One Therapeutic Method That Can Help Transformation In Students

Tim Balow
July 31st, 2019

Conversations can be transformative. I learned this very early in my own interactions with youth workers and small group leaders that were influential in my own faith development. I’ve always wondered though, how can we learn better ways to do conversations and better model the type of engagement that Jesus modeled with the disciples. If people truly can grow, then we should always be able to expect for something new to come when we are open to the process of transformation.

Recently I was given the privilege to learn under some seasoned mental health professionals and was introduced to the concept of Motivational Interviewing (MI). It’s a therapeutic concept employed in a lot of contexts from one-to-one therapy, group therapy, and residential treatment for a variety of issues ranging from chemical dependency, mental illness, and trauma arising from a host of different trigger events. I was deeply intrigued by the idea as it looks to do more “direct work” versus a more in-direct approach towards attitudes, situations, and relationships.

I should also say that as a word of caution (as I feel it’s always necessary), there will always be issues where you are not the most credible or best person to facilitate healing. Feel free to check out a recent blog post on 5 Tips For Referring Students To Professionals)

The goal of MI is simple: To bring exploration and resolution to ambivalence with changing attitudes and behavior. In other words, discover and address roadblocks to change. Maybe you already practice some form of this. Many counselors have taken this more direct approach to helping people take more of a role in their own transformation.

Working with students in variety of contexts, from churches to missions agencies, from educational environments to residential treatment, one consistent journey I’ve experienced is helping a student navigate how to get from where they are to where they want to be. We encounter students at a variety of stages in their journeys, whether it be in the midst of changes associated with adolescence, to dealing with trauma associated with a divorce in the family, to perhaps trying to navigate healthy interpersonal relationships. The question is always, how do I help get a student from here, to there (there is, according to MI, a resolution to the inner conflict that is preventing them from getting to “there”)? The ultimate goal is to find the inner drive (as Christians, we would source this drive from the Holy Spirit) towards transformation.

Cool stuff right? Well here’s what it can look like as a process:


Engagement always is the first step in building trust. This is where the attitudes of care and empathy can really start to inspire someone to see something new in their future. This is a step to guide reflective listening, or to restate what the client has expressed in a different way, without telling them what to do. In other words (a key phrase in reflective listening), the phrase, “What I hear you say is…” and then followed with an invitation to affirm by “Would you say that’s close to how you’re thinking/feeling”? This can build trust in the conversation.


This is often where we start in conversations about transformation, but it’s important that empathy lays the groundwork. This step in a conversation is all about bringing to surface the dissonance between what the person is currently doing and how the consequences impede where the person wants to go. The issue can be anything from drug use, lying, debt, anger, loneliness, or some sort of trauma event.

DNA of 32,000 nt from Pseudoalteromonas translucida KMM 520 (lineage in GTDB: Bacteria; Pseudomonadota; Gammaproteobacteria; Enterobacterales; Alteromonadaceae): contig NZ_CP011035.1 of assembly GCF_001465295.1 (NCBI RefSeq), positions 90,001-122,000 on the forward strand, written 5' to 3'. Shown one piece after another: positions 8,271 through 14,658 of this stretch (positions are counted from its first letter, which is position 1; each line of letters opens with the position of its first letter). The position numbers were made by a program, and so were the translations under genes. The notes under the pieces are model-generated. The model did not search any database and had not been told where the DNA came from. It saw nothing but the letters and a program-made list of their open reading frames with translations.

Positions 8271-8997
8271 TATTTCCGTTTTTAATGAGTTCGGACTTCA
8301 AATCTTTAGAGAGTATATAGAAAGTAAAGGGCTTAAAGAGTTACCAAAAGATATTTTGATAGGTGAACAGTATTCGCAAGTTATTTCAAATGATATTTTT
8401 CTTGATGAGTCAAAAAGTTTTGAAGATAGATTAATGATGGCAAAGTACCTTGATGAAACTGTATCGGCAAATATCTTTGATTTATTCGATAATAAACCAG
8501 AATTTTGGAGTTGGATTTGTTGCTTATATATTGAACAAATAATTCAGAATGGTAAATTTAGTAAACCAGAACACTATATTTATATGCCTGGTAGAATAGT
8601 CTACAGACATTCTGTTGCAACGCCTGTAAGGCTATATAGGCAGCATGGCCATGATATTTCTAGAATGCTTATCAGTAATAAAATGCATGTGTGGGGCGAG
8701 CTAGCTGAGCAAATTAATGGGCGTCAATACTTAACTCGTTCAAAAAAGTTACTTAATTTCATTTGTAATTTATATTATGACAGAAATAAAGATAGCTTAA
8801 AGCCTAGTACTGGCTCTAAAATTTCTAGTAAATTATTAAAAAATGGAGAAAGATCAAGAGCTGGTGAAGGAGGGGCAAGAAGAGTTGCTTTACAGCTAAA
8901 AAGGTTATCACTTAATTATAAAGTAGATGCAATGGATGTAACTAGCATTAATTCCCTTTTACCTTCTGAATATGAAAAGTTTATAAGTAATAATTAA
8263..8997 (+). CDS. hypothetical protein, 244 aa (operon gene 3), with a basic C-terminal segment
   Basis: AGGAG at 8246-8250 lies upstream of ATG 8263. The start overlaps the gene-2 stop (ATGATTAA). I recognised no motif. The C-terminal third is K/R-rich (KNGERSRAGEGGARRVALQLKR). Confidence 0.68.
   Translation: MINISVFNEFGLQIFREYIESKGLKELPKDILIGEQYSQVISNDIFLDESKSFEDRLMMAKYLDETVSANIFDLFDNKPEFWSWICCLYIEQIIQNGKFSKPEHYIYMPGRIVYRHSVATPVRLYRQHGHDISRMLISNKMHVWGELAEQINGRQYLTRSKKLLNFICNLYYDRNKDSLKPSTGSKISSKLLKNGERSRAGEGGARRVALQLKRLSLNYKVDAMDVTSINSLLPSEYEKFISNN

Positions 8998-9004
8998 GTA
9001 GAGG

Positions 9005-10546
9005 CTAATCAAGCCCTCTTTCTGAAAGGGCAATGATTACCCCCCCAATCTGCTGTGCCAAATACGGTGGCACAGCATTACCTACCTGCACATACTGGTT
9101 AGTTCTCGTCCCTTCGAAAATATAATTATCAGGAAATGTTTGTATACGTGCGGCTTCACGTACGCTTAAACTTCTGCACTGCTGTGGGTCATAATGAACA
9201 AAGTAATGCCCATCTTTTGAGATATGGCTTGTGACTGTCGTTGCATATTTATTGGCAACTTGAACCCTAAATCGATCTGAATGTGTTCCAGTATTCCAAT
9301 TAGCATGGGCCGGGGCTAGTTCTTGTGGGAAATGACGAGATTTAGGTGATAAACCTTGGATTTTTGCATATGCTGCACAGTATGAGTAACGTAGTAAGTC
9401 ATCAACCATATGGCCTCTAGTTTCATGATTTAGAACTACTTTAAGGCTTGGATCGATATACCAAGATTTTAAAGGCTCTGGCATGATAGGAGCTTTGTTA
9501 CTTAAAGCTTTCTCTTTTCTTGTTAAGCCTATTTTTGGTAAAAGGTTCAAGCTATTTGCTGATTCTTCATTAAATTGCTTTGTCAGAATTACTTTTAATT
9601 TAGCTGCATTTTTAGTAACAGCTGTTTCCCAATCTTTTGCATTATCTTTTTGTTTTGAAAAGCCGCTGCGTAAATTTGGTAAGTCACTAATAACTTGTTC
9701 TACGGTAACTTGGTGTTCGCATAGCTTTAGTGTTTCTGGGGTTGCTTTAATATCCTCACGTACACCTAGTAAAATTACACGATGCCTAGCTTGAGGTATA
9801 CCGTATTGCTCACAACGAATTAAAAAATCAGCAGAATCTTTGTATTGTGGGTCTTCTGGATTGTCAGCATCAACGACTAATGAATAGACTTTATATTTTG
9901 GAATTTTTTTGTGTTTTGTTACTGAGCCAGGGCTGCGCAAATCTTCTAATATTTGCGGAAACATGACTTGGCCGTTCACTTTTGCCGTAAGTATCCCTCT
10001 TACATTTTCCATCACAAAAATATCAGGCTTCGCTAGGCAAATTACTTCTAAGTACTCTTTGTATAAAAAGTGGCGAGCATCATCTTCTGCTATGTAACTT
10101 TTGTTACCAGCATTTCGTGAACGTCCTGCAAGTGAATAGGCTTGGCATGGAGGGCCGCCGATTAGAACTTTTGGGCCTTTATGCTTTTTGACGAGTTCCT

This is the time to start looking at the “why” behind a change. In other words, why do you want to go from here to there? Why do you want to feel accepted by your friends? Why do you want to be able to have a different relationship with your parents? Why do you want to save up to buy a car? Motivations can be varied, but obviously (or not so obviously), motivations will not always be perfect. In many instances (and I can think of MANY), a student’s initial motivation for change was an external force. The process then, through engagement and focus, is to evoke a sense of internal desire and passion for something different for themselves.


Youth workers often find themselves as bridges towards something different in a student’s life. This may look like advocating, encouraging, or modeling a new future for a student.

MI isn’t a Christian concept, and it’s certainly used in more clinical than non-clinical settings. However, there is value found in learning from professionals concepts and strategies that are leveraged in very structured ways to help give us some guidance in how to navigate life-changing conversations. I think there’s much to learn about this process that can give us some handles to be more strategic about our interactions with students.

For more resources and information about Motivational Interviewing, check out MINT (Motivational Interviewing Network of Trainers) and Hazelden Betty Ford Foundation’s description of MI.

Tim Balow

TIm Balow is has served in a variety of youth worker roles between Chicago and Minneapolis over the last 10 years. Tim currently serves with Youth Specialties working on projects focused on customer and content operations. Tim's passion is to serve the under-resourced youth worker and to encourage the next generation of students to step into a transformative relationship with Jesus.

Disclaimer: The views and opinions expressed in the YS Blog are those of the authors and do not necessarily reflect the opinion or position of YS.